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Open Source Foundations Unite to Align on EU’s Cyber Resilience Act

ByHuey Yee Ong

Apr 4, 2024

Open Source Foundations Unite to Align on EU’s Cyber Resilience Act

Seven leading open source foundations have announced a collaboration to establish unified specifications and standards in response to the European Union’s recently adopted Cyber Resilience Act (CRA).

This regulation, set to be implemented in 2027, aims to bolster cybersecurity across the EU by mandating up-to-date security practices for hardware and software products. The Apache Software Foundation, Blender Foundation, Eclipse Foundation, OpenSSL Software Foundation, PHP Foundation, Python Software Foundation, and Rust Foundation are joining forces to align their efforts with the new legal framework, emphasizing the enhancement of the software supply chain’s security.

Uniting for a Secure Digital Europe

Open-source software, which constitutes between 70% and 90% of modern software components, is often developed by volunteers.

These contributions, made in personal capacities, have raised concerns regarding the CRA’s initial draft, which was introduced almost two years ago. Critics, including more than a dozen open-source industry organizations, feared the legislation could impose undue liability on open-source developers for security vulnerabilities, potentially hindering innovation and deterring participation in open-source projects.

Similar worries were seen with the EU AI Act, prompting calls for revisions to ensure that volunteer developers were not unjustly penalized.

Addressing Community’s Concerns

Following feedback, changes were made to the CRA to make it clear that open-source projects are not aimed at commercial exploitation, though questions remained about the interpretation of “commercial activity.” The adjustments sought to address the open-source community’s concerns, ensuring that the regulation’s language did not inadvertently hinder the development of open-source software.

Even though the CRA has been approved, it won’t start to apply until 2027. This gives those involved in open-source projects time to prepare and adapt. This preparation time is especially important for open-source organizations, which often face challenges like having incomplete or inconsistent documentation. This lack of detailed records can make it tricky to follow the CRA’s requirements and develop proper processes to comply.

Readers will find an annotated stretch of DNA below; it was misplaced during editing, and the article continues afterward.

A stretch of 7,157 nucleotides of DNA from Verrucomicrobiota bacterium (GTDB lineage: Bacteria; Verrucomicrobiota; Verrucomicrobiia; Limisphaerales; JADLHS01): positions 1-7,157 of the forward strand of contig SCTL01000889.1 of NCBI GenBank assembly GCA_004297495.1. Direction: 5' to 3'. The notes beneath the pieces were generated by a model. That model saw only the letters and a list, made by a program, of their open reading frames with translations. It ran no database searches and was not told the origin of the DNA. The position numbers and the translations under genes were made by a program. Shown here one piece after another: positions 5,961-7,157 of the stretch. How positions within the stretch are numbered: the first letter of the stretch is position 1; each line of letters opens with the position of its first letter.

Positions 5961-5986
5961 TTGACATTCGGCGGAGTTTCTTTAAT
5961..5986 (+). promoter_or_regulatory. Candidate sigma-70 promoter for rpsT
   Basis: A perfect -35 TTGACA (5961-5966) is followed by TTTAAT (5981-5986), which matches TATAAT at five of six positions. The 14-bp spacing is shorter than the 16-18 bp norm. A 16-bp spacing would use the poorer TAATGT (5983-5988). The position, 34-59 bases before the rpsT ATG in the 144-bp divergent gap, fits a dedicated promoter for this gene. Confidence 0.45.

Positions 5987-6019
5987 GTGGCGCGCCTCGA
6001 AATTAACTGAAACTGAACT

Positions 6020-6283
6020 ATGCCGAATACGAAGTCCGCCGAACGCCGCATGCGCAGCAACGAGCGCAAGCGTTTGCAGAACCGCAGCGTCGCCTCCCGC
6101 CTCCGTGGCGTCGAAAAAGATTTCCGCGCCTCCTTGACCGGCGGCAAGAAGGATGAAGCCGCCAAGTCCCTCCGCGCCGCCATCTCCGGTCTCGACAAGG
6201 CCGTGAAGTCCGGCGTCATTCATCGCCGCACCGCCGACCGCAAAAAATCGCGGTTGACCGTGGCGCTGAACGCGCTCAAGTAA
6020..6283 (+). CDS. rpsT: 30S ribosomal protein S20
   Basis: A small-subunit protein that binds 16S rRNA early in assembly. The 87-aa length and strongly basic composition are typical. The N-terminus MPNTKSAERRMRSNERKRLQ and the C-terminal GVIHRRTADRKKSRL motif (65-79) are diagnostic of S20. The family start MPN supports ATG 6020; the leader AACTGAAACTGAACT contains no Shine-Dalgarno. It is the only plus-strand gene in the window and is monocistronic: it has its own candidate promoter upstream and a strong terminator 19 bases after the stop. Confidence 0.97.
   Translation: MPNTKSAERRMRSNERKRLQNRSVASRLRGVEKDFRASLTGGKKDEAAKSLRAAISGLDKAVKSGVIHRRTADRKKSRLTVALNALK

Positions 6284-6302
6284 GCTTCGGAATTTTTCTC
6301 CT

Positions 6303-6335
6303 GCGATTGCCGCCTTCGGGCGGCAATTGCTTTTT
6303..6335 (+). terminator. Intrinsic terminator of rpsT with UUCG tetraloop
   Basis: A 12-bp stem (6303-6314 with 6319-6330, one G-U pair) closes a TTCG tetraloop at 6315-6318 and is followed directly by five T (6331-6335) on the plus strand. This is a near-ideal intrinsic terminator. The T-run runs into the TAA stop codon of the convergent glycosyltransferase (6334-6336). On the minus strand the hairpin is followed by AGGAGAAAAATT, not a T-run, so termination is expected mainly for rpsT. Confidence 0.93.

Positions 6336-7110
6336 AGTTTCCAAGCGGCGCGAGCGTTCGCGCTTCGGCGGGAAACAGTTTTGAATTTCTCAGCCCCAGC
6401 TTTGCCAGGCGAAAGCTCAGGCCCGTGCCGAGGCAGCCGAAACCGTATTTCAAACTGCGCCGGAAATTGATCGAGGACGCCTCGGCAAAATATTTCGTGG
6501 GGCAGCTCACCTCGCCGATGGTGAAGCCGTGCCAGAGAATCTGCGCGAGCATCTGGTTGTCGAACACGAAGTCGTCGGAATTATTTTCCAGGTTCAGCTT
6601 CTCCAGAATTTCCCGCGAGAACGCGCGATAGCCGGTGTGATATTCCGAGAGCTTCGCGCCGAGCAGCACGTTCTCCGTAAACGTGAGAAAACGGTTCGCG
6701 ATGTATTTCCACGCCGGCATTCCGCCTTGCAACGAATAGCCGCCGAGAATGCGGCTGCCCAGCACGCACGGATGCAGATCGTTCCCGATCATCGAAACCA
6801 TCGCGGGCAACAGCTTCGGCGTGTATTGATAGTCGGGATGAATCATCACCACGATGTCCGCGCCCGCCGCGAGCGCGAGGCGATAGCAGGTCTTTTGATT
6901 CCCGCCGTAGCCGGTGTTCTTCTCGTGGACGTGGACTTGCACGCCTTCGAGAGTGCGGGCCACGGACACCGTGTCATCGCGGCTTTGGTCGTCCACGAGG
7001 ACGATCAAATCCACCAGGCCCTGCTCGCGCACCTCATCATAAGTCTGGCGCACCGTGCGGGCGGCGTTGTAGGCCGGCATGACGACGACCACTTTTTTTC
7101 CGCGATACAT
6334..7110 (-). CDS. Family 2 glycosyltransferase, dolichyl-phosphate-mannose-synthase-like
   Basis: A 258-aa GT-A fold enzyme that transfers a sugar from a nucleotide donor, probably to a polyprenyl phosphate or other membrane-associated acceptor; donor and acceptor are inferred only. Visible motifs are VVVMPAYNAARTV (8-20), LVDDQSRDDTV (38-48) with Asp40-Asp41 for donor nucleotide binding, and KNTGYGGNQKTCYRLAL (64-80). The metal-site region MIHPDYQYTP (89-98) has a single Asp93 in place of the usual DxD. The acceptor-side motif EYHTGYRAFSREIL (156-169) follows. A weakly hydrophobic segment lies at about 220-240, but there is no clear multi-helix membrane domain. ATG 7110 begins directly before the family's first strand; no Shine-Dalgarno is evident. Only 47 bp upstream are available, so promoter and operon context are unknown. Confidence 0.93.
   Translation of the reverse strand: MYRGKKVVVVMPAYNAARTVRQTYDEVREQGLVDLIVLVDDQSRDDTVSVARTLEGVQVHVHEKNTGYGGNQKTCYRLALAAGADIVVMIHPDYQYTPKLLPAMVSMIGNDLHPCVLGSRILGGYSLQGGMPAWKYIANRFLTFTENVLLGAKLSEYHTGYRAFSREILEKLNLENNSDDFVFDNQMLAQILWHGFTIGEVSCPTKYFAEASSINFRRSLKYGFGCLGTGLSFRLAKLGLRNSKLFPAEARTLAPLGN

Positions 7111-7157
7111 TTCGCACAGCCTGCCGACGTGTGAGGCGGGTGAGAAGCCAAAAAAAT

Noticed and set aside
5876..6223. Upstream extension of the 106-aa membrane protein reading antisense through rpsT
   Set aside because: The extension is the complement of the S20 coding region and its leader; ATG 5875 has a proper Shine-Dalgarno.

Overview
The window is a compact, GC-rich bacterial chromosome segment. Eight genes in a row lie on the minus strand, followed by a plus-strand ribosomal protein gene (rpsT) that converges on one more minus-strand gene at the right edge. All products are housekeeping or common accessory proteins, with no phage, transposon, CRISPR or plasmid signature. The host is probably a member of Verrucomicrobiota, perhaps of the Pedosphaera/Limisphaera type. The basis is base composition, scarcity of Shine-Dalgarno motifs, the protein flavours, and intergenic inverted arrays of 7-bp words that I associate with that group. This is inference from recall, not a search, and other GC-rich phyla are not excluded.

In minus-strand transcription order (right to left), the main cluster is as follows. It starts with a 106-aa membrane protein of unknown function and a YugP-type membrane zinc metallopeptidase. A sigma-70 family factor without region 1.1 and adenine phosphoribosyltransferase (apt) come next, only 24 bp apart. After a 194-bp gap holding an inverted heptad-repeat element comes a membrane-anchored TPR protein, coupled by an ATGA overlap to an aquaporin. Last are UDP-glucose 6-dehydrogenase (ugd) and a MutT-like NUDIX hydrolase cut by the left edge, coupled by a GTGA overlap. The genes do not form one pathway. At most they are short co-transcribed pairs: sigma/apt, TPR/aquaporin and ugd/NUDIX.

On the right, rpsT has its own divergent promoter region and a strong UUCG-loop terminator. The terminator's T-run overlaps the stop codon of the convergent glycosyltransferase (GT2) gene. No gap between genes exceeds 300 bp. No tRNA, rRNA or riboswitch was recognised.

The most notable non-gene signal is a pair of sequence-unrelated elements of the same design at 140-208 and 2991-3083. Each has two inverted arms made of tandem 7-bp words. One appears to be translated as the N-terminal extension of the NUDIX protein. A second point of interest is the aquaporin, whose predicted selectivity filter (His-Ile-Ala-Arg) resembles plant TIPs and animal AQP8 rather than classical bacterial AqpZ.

Despite these challenges, many open-source groups already follow good security practices, such as coordinated vulnerability disclosure and peer review, but inconsistencies in methodologies and terminology across different entities persist.

Standardizing Open Source Security Practices

The collaborative effort led by these seven foundations aims to standardize open-source software development practices, promoting a cohesive approach to security and compliance with the CRA. By pooling resources and harmonizing their security standards, these organizations hope to address both the specific demands of the CRA and broader challenges posed by other pending legislation, such as the Securing Open Source Software Act in the U.S.

Spearheaded by the Eclipse Foundation, which boasts a diverse portfolio of open-source projects and prominent members like Huawei, IBM, Microsoft, Red Hat, and Oracle, this coalition aims to establish a precedent for collaborative compliance and innovation.

As the CRA’s implementation date approaches, the open-source community’s unified response reflects a commitment to securing the digital infrastructure upon which the modern world increasingly relies, ensuring that open-source software remains a vibrant and secure foundation for technological advancement.

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Featured Image courtesy of freepik

Huey Yee Ong

Hello, from one tech geek to another. Not your beloved TechCrunch writer, but a writer with an avid interest in the fast-paced tech scenes and all the latest tech mojo. I bring with me a unique take towards tech with a honed applied psychology perspective to make tech news digestible. In other words, I deliver tech news that is easy to read.

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